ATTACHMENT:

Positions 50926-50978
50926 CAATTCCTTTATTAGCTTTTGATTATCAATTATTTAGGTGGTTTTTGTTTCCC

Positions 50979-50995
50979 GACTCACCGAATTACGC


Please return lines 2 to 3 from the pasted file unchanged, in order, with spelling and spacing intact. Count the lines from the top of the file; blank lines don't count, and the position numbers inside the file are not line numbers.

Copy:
50926 CAATTCCTTTATTAGCTTTTGATTATCAATTATTTAGGTGGTTTTTGTTTCCC

Positions 50979-50995